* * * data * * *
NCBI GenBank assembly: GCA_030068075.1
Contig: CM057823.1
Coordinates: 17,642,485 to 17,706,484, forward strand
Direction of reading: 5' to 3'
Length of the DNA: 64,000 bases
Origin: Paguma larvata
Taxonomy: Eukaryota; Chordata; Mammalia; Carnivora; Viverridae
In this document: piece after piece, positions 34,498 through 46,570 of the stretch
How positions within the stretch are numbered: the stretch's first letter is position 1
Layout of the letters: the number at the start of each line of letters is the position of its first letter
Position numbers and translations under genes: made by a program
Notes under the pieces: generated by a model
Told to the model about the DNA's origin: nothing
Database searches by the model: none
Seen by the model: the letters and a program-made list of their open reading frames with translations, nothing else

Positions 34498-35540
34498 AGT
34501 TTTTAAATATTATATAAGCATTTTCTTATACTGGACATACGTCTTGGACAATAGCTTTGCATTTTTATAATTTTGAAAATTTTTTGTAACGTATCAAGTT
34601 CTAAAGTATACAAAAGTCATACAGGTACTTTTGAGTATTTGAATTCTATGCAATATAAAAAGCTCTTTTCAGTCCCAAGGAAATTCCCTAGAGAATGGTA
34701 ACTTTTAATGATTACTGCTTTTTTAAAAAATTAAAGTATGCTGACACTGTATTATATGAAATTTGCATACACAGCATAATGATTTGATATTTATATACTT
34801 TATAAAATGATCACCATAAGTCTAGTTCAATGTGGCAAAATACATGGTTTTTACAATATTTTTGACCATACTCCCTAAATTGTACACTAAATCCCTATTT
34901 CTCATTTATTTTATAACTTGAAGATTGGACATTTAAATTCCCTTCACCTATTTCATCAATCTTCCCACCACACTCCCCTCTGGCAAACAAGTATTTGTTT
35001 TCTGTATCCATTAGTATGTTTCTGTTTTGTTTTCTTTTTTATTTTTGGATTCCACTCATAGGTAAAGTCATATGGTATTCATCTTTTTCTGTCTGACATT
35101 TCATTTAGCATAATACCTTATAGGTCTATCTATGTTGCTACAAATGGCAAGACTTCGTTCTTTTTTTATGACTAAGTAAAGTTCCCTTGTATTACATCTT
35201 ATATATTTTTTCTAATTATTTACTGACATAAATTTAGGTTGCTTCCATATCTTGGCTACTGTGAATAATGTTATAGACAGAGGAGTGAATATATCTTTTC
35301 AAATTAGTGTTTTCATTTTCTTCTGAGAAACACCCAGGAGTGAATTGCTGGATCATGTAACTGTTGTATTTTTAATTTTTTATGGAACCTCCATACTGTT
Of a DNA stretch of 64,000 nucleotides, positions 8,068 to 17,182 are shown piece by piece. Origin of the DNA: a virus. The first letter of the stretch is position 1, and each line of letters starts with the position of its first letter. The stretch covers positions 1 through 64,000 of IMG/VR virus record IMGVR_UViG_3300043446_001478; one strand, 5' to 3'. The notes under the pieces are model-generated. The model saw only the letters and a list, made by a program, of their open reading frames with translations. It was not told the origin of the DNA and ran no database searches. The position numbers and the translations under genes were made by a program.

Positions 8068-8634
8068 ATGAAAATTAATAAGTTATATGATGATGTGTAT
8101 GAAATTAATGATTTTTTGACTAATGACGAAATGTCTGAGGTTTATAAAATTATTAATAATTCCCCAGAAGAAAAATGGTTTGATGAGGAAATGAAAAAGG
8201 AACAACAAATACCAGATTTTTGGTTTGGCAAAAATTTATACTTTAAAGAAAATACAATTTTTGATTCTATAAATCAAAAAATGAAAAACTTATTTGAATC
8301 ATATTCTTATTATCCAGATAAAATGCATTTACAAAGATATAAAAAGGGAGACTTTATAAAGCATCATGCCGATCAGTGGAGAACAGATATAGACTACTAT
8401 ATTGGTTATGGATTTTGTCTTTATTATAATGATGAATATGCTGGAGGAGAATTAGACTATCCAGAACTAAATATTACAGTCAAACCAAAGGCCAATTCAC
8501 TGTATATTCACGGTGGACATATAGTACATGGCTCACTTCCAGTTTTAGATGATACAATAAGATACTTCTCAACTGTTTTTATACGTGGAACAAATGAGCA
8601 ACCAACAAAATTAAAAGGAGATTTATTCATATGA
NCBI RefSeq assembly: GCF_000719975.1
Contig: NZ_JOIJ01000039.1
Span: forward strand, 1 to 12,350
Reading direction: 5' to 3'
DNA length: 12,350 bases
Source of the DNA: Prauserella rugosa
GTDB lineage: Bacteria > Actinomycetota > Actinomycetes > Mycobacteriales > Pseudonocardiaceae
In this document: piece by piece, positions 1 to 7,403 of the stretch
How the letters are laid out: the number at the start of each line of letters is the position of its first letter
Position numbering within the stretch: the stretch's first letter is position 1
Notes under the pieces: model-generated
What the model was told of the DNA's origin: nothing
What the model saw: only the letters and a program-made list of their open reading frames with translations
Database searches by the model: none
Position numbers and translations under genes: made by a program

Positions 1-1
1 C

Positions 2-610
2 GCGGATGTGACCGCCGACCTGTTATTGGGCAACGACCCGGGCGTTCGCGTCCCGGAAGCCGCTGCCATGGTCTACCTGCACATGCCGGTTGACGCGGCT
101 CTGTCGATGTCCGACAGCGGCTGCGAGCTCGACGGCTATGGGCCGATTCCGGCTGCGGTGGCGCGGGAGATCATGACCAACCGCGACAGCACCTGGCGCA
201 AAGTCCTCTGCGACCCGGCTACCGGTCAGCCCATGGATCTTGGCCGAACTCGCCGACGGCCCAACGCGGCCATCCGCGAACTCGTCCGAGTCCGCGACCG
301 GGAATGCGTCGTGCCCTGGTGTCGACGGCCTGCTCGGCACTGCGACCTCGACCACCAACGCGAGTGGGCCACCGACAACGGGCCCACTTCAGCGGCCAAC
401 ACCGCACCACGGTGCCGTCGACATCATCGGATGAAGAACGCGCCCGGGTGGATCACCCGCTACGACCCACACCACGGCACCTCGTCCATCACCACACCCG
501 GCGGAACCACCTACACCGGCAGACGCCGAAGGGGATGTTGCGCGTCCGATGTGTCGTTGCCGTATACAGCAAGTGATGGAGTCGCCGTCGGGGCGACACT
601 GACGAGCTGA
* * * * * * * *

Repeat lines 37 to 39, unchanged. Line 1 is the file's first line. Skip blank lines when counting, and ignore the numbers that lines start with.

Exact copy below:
Contig: NZ_JOIJ01000039.1
Span: forward strand, 1 to 12,350
Reading direction: 5' to 3'